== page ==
The Federal Reserve has acquired bonds of 86 companies led by WarnerMedia parent AT&T and including Comcast, Fox Corp. and Activision Blizzard in a first round of corporate debt purchases to buck up financial markets during the coronavirus pandemic. The move has helped lower interest rates for companies, including big media and entertainment groups, issuing debt to cushion themselves from COVID-19.
The bond buys in the secondary market – meaning not directly from the companies, which will come in a later phase – totaled $428 million with AT&T and United Health the biggest outlays at over $16 million each, according to documents on the Fed’s website, for purchases as of June 17.
Other household names included Coca-Cola Nike PayPal, Target, Campbell’s Soup, Boeing and Exxon Mobil.
The Fed unveiled the so-called Secondary Market Corporate Credit Facility (SMCCF) in late March to buy corporate bonds and develop a portfolio that tracks a broad market index it’s creating. The announcement helped, as stocks have rallied substantially overall since then despite some volatile days.
The move was aimed at strengthening confidence in the corporate bond market and the economy by ensuring that companies can borrow more and, Fed Chairman Jerome Powell has said, perhaps avoid laying off workers.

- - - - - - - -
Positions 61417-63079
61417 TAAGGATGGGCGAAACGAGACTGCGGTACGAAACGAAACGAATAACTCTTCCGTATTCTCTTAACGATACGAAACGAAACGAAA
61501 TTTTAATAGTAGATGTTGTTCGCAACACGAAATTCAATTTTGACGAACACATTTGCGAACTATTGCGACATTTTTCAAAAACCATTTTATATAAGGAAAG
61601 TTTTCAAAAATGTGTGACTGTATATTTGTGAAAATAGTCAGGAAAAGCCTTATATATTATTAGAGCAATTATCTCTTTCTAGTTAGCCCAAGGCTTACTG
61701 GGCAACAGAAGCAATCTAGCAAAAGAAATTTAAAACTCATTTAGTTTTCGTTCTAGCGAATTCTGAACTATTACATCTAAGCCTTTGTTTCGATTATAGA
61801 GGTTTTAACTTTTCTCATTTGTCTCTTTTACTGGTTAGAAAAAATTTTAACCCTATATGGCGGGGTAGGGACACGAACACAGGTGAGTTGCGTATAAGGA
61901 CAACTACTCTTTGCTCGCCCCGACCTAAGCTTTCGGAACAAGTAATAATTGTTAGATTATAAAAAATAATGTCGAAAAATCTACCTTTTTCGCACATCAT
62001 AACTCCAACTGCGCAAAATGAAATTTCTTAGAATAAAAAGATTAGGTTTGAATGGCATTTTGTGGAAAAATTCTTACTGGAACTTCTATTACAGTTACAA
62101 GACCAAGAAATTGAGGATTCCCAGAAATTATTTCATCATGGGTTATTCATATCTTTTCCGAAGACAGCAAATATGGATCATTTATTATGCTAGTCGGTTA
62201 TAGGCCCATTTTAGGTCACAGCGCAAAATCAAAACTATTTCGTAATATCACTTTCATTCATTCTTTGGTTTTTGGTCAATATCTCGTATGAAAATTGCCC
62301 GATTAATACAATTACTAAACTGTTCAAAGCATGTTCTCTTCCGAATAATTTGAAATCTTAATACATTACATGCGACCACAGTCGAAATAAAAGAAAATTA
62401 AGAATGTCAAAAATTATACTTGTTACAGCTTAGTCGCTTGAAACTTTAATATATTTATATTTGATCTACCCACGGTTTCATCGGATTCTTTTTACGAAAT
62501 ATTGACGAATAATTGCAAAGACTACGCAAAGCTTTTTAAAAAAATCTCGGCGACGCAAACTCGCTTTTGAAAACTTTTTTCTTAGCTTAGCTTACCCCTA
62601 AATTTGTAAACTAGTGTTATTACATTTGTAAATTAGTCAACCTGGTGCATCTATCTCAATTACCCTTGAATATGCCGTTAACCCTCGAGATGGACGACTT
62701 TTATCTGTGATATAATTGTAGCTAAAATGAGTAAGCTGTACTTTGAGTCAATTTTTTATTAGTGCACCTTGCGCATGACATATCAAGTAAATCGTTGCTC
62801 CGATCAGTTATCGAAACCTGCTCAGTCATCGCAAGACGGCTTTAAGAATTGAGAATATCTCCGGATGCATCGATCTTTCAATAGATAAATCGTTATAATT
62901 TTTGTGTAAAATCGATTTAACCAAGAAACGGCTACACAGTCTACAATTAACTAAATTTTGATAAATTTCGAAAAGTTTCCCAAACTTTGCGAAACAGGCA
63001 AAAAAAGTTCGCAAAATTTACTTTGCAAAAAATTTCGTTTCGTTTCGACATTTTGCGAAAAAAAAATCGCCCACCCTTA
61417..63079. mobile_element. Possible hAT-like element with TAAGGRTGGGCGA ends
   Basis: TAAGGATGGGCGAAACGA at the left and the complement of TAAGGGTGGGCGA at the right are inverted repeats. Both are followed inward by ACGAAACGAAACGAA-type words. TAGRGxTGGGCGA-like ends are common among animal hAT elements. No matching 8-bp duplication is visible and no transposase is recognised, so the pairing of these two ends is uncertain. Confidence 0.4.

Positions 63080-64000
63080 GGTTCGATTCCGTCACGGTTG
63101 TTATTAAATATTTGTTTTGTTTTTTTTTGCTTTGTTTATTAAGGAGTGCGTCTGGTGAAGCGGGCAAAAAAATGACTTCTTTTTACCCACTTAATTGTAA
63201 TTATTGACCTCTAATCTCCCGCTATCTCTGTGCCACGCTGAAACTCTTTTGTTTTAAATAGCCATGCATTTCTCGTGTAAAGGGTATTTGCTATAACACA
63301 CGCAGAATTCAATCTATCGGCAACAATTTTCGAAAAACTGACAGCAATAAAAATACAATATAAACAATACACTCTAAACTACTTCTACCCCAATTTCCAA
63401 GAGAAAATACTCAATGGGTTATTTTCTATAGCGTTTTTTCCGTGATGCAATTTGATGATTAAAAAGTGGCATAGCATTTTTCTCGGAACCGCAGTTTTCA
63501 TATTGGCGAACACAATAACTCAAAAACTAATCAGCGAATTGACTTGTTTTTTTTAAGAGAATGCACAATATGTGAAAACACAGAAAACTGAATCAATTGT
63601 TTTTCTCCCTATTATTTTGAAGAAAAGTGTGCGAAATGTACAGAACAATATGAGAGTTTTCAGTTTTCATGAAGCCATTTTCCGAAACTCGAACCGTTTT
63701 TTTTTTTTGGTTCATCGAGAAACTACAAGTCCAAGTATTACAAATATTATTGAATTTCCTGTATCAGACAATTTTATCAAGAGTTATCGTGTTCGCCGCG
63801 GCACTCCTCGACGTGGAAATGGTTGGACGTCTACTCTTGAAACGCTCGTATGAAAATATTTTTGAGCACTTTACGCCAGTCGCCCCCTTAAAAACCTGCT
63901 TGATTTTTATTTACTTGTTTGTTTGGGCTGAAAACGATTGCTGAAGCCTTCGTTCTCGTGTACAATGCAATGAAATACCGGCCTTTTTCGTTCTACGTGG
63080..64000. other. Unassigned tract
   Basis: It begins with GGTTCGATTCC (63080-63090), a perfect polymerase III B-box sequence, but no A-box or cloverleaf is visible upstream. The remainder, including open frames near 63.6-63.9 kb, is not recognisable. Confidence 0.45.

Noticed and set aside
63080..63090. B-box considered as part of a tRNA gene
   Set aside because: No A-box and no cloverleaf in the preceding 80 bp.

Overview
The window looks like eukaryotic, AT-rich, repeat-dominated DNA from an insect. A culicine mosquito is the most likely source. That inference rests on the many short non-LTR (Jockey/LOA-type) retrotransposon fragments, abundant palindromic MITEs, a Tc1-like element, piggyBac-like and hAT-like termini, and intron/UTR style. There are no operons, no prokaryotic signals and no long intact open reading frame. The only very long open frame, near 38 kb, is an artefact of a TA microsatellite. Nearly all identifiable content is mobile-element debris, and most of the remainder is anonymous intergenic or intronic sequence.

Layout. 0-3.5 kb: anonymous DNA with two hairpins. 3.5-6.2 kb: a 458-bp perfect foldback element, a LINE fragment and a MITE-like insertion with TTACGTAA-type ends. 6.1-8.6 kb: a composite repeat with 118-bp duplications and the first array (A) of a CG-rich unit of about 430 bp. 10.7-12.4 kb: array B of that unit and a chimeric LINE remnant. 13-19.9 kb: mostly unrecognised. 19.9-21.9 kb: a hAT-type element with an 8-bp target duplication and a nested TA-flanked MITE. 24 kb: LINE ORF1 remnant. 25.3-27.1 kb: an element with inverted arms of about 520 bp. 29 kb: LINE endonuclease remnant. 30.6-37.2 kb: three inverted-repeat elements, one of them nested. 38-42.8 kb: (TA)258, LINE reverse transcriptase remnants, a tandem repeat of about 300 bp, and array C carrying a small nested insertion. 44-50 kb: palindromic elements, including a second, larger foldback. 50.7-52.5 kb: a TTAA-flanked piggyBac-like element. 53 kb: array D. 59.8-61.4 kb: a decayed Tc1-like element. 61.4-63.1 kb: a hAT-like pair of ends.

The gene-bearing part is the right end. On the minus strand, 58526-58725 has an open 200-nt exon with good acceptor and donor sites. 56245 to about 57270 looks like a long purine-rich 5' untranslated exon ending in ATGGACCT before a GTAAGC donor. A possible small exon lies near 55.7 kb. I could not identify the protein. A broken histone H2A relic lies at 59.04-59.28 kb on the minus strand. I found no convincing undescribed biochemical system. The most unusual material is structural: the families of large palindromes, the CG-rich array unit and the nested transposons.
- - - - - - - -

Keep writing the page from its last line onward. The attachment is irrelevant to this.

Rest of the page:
Neil Begley, senior VP at ratings agency Moody’s, which rates corporate debt, told Deadline the program helps provides liquidity and boosts demand for corporate bonds. Early in the crisis, most companies could still issue bonds, he said, but they were paying higher interest rates. “As the Fed came in, interest rates came down,” he said.
The Fed said 48% of the bonds bought were rated AAA, AA or A, the Fed said, while 48% were BBB rated, and the final 4% was rated BB – the latter being the high end of high yield, just below investment grade.
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